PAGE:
We’ve all felt our hands tied by convention, our ambitions clipped by risks known and unknown.
I bet you don’t have to be in the legal profession to see how many of the below issues relate to your own situation.
This weekend at the San Francisco Bar Association, I spoke at an innovative new conference from The Girls’ Guide to Law School (GGLS) and Amicus Tutoring. Catapult2013 aims to empower law students and young lawyers to take control of their careers and think creatively about the future.
Lawyers being creative and thinking outside the box? That’s a huge breath of fresh air for a traditionally conventional field. Catapult pointed to many of the larger shifts in life and work that we’ve been talking about here at GlobalNiche. A patent attorney at Google even offered Tara’s expatriate life motto: “Grow where you’re planted.”
Much of this new territory may apply to you too. As a Catapult participant tweeted “You are moving towards a future that you are creating.”
We heard that lawyers are all entrepreneurs now. 68% will be self-employed by 2019 said Susan Cartier Liebel of Solo Practice University.
A zigzag career path can be the secret to finding out what you want and need to be fulfilled, suggested a panel. “It takes courage to do the unconventional, right thing for you,” said one former partner of a white-shoe Wall Street firm.
I was scheduled to speak in a breakout session about using social media to brand yourself. But what we covered was echoed throughout the day. The good advice dispensed also applies to how you can approach your online presence and what you can aim to achieve with it.
Where do you want to go? What tools and techniques do you need to get there?
Social media is simply a set of tools you can use to suit your needs. That’s a message familiar to GlobalNiche readers. Other answers centered on some of our favorite tactics. Authentic community building by pursuing your interests, sharing your thinking and activities, participating and engaging.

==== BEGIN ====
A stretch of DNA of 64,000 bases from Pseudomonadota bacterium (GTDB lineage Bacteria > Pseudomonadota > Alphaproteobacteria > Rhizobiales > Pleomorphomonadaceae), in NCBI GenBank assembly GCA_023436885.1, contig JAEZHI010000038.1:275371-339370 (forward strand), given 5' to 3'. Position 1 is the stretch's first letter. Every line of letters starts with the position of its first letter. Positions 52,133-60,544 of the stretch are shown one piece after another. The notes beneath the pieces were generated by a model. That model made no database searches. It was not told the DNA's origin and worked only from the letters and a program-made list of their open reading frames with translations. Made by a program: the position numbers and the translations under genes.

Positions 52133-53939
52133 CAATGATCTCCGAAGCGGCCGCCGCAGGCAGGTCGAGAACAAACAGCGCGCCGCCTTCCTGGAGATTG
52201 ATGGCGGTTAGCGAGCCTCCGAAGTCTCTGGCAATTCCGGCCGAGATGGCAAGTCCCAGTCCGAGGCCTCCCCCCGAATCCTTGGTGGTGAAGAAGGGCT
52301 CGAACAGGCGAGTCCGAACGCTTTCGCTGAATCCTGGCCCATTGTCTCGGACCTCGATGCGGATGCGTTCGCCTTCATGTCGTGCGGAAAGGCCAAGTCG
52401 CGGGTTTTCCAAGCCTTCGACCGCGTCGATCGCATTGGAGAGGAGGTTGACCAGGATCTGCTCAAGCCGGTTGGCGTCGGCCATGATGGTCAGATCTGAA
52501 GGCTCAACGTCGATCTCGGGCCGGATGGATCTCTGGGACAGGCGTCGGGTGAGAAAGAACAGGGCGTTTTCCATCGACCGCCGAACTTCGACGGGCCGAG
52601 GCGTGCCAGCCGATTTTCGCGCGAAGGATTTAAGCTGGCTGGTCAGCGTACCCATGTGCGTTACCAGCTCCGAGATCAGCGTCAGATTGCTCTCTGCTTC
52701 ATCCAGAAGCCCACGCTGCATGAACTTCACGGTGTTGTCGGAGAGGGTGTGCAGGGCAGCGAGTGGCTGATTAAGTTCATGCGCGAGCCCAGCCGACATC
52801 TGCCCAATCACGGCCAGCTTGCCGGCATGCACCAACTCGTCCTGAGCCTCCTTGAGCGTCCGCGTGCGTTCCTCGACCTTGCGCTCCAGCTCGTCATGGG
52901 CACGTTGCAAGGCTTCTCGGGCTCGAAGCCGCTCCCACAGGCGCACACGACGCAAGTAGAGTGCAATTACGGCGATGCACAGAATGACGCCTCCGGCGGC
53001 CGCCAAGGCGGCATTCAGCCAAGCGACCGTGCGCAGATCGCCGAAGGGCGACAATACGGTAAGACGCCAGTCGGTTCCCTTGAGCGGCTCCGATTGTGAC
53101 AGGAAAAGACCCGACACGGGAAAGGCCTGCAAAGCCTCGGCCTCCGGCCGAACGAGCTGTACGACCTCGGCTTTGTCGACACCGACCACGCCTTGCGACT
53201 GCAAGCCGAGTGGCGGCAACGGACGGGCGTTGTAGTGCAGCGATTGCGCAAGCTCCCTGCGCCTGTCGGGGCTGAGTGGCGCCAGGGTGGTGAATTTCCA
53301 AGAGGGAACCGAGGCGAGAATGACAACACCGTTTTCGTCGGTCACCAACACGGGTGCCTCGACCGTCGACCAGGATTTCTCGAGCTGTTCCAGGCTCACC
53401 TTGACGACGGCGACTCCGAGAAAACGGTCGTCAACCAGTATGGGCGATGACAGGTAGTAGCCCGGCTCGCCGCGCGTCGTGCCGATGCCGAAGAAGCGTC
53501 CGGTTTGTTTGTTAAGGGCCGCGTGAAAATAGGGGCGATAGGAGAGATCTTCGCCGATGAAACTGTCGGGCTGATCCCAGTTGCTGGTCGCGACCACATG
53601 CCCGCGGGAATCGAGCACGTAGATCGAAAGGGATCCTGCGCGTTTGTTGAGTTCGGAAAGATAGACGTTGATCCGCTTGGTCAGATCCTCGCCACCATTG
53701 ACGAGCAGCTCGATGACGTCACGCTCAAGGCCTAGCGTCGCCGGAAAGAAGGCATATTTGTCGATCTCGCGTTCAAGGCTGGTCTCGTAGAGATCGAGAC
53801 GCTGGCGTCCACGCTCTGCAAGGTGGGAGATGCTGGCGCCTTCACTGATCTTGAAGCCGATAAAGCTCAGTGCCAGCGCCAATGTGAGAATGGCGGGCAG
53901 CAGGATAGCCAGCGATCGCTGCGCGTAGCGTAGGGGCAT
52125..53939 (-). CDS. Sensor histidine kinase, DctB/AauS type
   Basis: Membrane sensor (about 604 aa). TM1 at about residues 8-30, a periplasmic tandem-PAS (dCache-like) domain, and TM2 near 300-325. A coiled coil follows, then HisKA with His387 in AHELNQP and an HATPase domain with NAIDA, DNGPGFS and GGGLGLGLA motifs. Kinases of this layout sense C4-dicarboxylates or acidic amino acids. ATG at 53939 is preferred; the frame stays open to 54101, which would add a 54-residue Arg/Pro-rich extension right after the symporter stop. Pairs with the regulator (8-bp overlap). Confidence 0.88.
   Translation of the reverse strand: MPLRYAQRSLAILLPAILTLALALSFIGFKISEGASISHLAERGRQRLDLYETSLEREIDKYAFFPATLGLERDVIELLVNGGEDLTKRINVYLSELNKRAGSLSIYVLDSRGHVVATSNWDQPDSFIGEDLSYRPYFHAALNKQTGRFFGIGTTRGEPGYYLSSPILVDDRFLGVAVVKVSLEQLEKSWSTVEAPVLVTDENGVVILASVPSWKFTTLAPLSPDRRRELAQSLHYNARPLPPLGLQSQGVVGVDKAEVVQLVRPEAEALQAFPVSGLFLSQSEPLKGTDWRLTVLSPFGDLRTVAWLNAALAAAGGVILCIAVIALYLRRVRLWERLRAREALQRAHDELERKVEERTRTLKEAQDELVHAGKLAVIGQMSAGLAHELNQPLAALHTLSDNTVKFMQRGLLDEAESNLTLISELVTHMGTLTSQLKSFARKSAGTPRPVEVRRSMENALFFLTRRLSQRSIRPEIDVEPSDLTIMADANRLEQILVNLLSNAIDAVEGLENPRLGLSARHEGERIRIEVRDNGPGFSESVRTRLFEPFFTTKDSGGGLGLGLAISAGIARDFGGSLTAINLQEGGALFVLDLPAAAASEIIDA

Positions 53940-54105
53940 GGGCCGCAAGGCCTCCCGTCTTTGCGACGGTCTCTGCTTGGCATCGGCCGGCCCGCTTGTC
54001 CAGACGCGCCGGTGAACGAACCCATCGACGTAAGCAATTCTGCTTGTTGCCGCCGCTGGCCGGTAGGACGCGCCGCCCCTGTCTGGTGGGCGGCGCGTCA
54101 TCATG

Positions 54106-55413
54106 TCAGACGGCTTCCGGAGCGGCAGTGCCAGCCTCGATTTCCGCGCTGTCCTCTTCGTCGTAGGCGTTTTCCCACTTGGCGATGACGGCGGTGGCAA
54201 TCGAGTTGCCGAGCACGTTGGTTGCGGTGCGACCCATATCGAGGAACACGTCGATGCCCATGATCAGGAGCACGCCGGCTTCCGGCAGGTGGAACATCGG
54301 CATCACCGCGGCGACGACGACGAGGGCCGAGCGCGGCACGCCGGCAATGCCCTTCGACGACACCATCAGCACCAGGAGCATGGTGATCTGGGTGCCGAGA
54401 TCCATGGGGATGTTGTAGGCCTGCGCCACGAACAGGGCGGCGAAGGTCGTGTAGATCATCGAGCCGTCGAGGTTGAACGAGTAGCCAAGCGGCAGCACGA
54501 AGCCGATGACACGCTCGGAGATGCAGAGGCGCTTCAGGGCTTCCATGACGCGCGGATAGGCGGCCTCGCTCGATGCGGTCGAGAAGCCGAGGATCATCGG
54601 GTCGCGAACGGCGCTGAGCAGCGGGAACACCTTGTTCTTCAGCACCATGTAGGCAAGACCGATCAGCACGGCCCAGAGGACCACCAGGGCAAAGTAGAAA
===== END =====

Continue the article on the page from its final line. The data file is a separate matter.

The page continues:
One person said, “Think about expanding your influence beyond the job you do today — develop a network for where you are going.” Build it before you need it.
As you can imagine in a roomful of lawyers, there was also a lot of talk about risk.
In panel after panel, veterans of big law and attorneys of all stripes reported that as much as awareness of — and aversion to — risk is a hallmark of the lawyerly life, they’ve discovered that listening to your own intuition to do what makes you happy demands that you take calculated chances with your career and lifestyle.
Then there’s this central paradox a whole field of risk-averse, prolific content generators face.
Lawyers online: so much to share, so many reasons not to.
Or, perhaps there’s a calculated way to share, a customizable rule of thumb that can meet the needs and comfort level of each individual.
Criminal defense attorneys explained that they’ve made a point not to have an online presence due to their type of work, while others said they have clients who did stupid things online and it bit them so they’ve avoided it as well.
People wondered what the benefits and pitfalls on being visible might be, and still others had books and products and companies they wanted to promote.
One person mentioned that online connections seem insubstantial compared to the strong bonds offline he already enjoys — but also feels like he’s missing out on the power to consolidate his personal and pro self to get more business.